Yes I know, another bloomin' author's note. I just can't help myself =]
Billy the Kid died on July 14, 1881 aged 21 at the hands of Pat Garret. I do not dispute that.
There are many websites, books and even films (notably Young Guns) that question the truth of this, but I believe that he died as stated above. What comes before this Author's Note is, of course, a work of fiction, with some historical truth woven into it, an alternate history perhaps.
As far as I've been able to work out amongst all the conjecture, story telling, and general blether, he was born Henry McCarty, but was also known as William H. Bonney, Henry McCarty, Henry Antrim, Kid Antrim, and is alleged to have been born on November 23, 1859. Many states claimed to be Billy the Kid's place of birth including New Mexico and New York City.
His father was unknown, but is possibly listed as Patrick Henry McCarty, Michael McCarty, or William Bonney. His stepfather is perhaps more certainly listed as William Antrim.
His mother was Catherine McCarty/Katherine McCarty Bonney and he appears to have killed his first man defending her, although other versions of the story dispute this.
His half-brother was Joseph Antrim.
The name Billy the Kid was coined whilst he worked on John Chisum's ranch in Texas in 1876, and while there he worked with John Evans and many others who rode on the borders of the law. Many of the cattle kings like Chisum employed cowboys to put off poachers, but many of the cowboys poached cattle themselves. The cattle herds were vast and largely unmonitored. Re-branding was rife and many outlaws like Billy would ride with 'running irons' tucked under their saddle. These could be used to change the brand and thus become someone else's property. They were outlawed in the early 1870s, but the practice was still rife in Billy's time and afterwards.
The West was an interesting time in history and I certainly don't purport to be any sort of expert, but never before has the spirit of exploration and conquest been so bastardised by weaponry, killing, theft and general moral blackness. Good men were rare, and often cowboys like Billy were used in a posse to catch other bad men, in the spirit of the old "set a thief to catch a thief" motto.
Many 'bad men' went on to become good upstanding citizens in time, but many more fell foul to utter depravity. Less common were the men from the east who went west in order to become bad, for some reason desperate for the label 'bad man'.
Henry is based loosely on an old character called Buckshot Roberts who Billy is reputed to have tried to kill along with a gang of others but who was such a ferocious old coot that he drove them off, but sadly died of his injuries.
Roberts was an old man who had been injured in the civil war and apparently couldn't actually hold a rifle to his shoulder, but as Billy and his gang rode in to try and kill him he grabbed a rifle and pumped shot after shot at them, shooting from the hip and temporarily driving them away. When they finally managed to re-group, Billy got close enough to him to shoot him at close range but his gun misfired, Roberts then stuck his own gun in Billy's stomach, only for his own gun to misfire. Given more reliable shells, each could easily have been responsible for the demise of the other. Roberts was mortally wounded in the fight but remains an irascible and brave old stubborn bastard and one of the few to best Billy in a fight.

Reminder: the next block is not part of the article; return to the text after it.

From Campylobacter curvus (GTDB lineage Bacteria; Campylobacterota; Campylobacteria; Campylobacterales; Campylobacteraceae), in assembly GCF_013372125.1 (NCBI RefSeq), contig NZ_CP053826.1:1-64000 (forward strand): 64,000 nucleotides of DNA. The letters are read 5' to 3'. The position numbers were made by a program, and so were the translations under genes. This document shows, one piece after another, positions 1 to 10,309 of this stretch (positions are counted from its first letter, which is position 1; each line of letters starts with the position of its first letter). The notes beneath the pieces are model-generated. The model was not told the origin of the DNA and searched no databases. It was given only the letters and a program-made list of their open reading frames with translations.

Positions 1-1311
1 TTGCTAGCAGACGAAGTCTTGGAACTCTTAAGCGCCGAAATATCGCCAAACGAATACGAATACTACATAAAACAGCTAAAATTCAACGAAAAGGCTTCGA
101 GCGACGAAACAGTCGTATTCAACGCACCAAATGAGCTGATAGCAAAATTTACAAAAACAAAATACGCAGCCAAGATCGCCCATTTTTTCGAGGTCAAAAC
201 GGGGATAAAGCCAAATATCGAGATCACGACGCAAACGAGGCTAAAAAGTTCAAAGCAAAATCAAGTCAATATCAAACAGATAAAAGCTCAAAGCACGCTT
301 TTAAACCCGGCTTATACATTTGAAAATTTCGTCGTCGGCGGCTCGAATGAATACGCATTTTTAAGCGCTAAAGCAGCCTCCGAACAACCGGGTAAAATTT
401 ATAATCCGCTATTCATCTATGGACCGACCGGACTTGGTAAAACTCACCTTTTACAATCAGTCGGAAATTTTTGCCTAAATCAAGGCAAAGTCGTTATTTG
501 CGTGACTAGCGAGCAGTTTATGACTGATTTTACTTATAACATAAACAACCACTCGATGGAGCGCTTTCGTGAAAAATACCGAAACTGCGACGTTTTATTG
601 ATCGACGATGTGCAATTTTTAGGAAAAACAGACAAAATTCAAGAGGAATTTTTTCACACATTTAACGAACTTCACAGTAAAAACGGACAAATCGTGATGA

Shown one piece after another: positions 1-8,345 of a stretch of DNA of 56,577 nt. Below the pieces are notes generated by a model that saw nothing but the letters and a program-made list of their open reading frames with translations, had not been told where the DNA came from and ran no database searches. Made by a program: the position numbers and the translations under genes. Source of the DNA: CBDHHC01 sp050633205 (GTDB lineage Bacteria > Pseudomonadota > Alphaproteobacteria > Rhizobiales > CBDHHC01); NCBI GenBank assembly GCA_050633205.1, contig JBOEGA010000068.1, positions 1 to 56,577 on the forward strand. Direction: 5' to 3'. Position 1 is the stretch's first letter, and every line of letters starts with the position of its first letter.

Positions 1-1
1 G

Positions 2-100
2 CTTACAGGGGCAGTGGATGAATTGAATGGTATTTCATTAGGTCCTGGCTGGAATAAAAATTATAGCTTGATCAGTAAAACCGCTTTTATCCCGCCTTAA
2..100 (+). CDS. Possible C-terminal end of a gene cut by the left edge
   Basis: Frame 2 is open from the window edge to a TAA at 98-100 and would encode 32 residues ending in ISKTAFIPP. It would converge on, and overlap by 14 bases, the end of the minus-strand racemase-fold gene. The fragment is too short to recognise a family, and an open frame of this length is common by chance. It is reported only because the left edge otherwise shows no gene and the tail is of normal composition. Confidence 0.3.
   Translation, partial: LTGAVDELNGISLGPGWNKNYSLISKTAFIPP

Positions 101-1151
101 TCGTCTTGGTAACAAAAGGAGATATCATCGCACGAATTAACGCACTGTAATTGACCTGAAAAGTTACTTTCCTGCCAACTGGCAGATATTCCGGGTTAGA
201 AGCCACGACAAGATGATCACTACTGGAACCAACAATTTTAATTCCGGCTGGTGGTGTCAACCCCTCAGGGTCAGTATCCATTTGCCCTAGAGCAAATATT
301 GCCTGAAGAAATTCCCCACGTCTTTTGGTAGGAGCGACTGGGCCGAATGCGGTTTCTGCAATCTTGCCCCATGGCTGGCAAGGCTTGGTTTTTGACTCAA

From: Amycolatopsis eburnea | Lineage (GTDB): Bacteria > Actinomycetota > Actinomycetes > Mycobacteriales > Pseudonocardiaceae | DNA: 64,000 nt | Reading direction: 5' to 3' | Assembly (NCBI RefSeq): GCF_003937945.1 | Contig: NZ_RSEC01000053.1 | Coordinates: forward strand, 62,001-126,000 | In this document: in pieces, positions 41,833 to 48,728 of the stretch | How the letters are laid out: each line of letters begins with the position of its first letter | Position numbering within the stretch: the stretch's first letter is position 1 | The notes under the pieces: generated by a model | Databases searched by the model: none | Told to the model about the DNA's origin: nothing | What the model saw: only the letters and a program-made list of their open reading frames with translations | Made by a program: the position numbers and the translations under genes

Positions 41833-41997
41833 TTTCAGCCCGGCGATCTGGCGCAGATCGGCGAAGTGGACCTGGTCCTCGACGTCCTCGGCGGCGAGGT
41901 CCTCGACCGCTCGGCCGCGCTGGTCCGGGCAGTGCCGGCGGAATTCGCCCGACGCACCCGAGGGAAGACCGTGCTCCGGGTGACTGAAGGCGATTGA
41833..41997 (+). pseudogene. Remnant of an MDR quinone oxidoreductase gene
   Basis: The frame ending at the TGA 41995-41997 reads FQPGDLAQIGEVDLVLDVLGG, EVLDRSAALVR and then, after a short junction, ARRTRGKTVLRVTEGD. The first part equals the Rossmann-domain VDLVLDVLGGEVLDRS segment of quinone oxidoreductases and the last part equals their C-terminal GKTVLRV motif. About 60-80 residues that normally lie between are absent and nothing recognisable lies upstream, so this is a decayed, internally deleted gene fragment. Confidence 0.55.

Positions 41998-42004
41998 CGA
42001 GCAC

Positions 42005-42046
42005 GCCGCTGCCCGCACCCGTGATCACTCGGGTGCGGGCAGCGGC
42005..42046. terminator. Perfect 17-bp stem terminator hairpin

The battle in the bar in my wee story was based on a recounting of a tale that involved Wild Bill Hickock. Wild Bill was a lawman and perhaps one of the few 'good' men around at the time. Apparently, he got caught on his own by a group of ten men but jumped into a cellar to escape them. Most of the gang followed him in.
He was the only one who made it out, shot many times (including through one lung) and bleeding profusely from bullet holes and knife wounds. As he stumbled out leaving a pile of corpses behind him, a colleague turned up killing one of the two men who'd decided not to enter the cellar. The other got on a horse and made to ride away, only to be taken off his horse by Wild Bill's expert marksmanship with a rifle.
Wild Bill was far more of a man than Billy the Kid ever was, although Billy was nowhere near as bad as many bad men of the west. People like the Dalton brothers and Younger brothers killed for the sake of killing. Billy managed to be in the wrong place at the wrong time quite often and was apparently well spoken and calm unless angered. This didn't make him some sort of Robin Hood type figure as he wasn't, but neither was he the worst of a bad bunch.
All of this is of course history and we can never know exactly what the man was like and what drove him. He does make a good subject for a story and I have to say he makes interesting reading when researched too.
There is a heck of a lot more I could put in here, but if you're interested please feel free to contact me or good old Google can help out. Thanks for reading.
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